Investigate Free Fatty Acids (FFA) and Gout

Stopping Gout Together Forums GoutPal Suggestion Box Investigate Free Fatty Acids (FFA) and Gout

This topic contains 5 replies, has 1 voice, and was last updated by  Keith Taylor 1 year, 3 months ago.

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  • #2862

    Keith Taylor
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    This is an unusual work in progress for me. Because, most ideas here are about improving existing pages. But, Free Fatty Acids (FFAs) are at the forefront of current gout research. So, this is about investigating, and understanding, the latest science. Then, I can create new pages that make these facts understandable by, and relevant to, different types of gout sufferer.

    Because, I’m about to start my Wednesday Weekend, and I want to get my latest thoughts down, before I forget. When I eventually publish something, it will most likely be aimed at Gout Dieters. Or, Gout Herbalists. So, if you’re not sure if this applies to you, please look at Questions for Gout Sufferers. But, maybe you’re interested in cutting-edge gout treatment research. In which case, join in and post some comments.

    Firstly, this is prompted by spotting that someone has been searching for FFA and gout information. So, I’m happy that the service I introduced in I give secret help to all gout sufferers is working. If only for me! 😉
    At the moment, the main result for that search is an old discussion. So, my first task is to produce an up-to-date summary of FFAs and gout. Then, I can archive the old discussion.

    Secondly, I always knew this would be a difficult topic. Because, it’s cutting-edge science with complex microbiology. So, I have to learn the significant names. Then, try to explain that in layman’s terms.

    But, it could be as simple as saying: if you get your omega-3 balance right, you won’t get gout pain (or any other inflammatory pain).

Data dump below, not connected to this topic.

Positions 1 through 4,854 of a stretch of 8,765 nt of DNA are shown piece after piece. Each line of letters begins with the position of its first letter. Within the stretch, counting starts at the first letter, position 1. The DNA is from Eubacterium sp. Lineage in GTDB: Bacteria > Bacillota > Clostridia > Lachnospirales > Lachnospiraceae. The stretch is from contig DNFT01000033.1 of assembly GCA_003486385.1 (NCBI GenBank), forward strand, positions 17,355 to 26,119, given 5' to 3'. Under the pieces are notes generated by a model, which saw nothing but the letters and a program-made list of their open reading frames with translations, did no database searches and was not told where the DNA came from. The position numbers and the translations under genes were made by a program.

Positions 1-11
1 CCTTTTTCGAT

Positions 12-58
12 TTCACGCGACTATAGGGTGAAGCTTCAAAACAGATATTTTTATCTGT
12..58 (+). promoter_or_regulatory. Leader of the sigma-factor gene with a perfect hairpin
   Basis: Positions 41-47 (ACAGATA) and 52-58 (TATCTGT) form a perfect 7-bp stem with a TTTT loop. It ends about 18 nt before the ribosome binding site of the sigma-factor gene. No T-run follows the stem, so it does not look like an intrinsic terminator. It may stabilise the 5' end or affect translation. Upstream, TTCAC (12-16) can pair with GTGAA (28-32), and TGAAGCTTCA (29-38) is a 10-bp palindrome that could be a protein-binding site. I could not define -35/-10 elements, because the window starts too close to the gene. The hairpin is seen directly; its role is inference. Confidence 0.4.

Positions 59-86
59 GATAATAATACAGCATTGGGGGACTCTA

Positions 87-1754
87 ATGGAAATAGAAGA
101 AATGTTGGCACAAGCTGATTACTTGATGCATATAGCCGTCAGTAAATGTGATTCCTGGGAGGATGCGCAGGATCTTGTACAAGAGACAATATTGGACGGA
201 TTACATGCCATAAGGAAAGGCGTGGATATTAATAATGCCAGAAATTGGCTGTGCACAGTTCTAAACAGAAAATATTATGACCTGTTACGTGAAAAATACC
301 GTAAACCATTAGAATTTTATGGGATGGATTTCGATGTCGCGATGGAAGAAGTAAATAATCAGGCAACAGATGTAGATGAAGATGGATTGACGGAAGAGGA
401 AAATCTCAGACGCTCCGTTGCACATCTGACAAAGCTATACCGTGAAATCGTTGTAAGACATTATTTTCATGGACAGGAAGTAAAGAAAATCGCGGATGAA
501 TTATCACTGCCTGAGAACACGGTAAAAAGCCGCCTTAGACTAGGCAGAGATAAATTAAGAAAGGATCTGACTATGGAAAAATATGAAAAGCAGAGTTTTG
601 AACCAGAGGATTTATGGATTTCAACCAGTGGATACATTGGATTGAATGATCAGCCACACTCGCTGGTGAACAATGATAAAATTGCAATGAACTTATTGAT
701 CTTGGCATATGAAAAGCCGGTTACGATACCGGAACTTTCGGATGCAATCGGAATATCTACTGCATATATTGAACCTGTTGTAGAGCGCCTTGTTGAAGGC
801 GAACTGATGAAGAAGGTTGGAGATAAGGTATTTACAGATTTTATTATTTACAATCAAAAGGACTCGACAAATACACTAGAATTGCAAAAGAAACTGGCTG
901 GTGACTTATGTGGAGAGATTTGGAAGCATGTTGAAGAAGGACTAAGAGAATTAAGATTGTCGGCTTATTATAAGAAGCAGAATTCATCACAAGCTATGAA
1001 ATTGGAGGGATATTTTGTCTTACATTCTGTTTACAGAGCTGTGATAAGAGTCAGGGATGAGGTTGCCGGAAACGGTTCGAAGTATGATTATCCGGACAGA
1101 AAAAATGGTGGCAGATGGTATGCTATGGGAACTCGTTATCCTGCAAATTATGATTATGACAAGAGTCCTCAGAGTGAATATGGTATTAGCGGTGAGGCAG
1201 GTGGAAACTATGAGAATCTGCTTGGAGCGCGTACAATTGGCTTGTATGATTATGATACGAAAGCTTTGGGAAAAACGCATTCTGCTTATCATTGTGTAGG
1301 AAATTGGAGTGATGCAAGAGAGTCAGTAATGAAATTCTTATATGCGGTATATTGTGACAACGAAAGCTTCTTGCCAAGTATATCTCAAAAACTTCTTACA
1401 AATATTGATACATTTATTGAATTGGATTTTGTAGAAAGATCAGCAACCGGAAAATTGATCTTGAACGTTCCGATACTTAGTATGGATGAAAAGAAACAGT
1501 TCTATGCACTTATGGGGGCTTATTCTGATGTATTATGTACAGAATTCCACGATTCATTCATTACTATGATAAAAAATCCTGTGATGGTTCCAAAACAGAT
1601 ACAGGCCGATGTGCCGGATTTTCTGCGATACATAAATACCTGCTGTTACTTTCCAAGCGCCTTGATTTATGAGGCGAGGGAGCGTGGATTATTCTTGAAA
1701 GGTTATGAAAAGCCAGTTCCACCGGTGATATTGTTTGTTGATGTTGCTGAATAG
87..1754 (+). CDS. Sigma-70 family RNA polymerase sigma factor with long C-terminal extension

Now for the science, which I hope someone can explain to me, so I don’t have to spend hours deciphering.

    Butyrate, neuroepigenetics and the gut microbiome: Can a high fiber diet improve brain health?. Not about gout. But, it has good info on butyrate. Which, I’m starting to see as nature’s answer to colchicine.

    Suppression of monosodium urate crystal-induced cytokine production by butyrate is mediated by the inhibition of class I histone deacetylases.

    Acute gouty arthritis is caused by endogenously formed monosodium urate (MSU) crystals, which are potent activators of the NLRP3 inflammasome. However, to induce the release of active interleukin (IL)-1β, an additional stimulus is needed. Saturated long-chain free fatty acids (FFAs) can provide such a signal and stimulate transcription of pro-IL-1β. In contrast, the short-chain fatty acid butyrate possesses anti-inflammatory effects

    Which means: Gout attacks are caused by uric acid crystals. Because they start the foundation of acute inflammation. However, to start the actual inflammation, they need someone to open the gate. FFAs can open the inflammation gate. In contrast, butyrate (and others) can keep the gate shut.

    Can GPR43 sensing of short chain fatty acids unchain inflammasome-driven arthritis?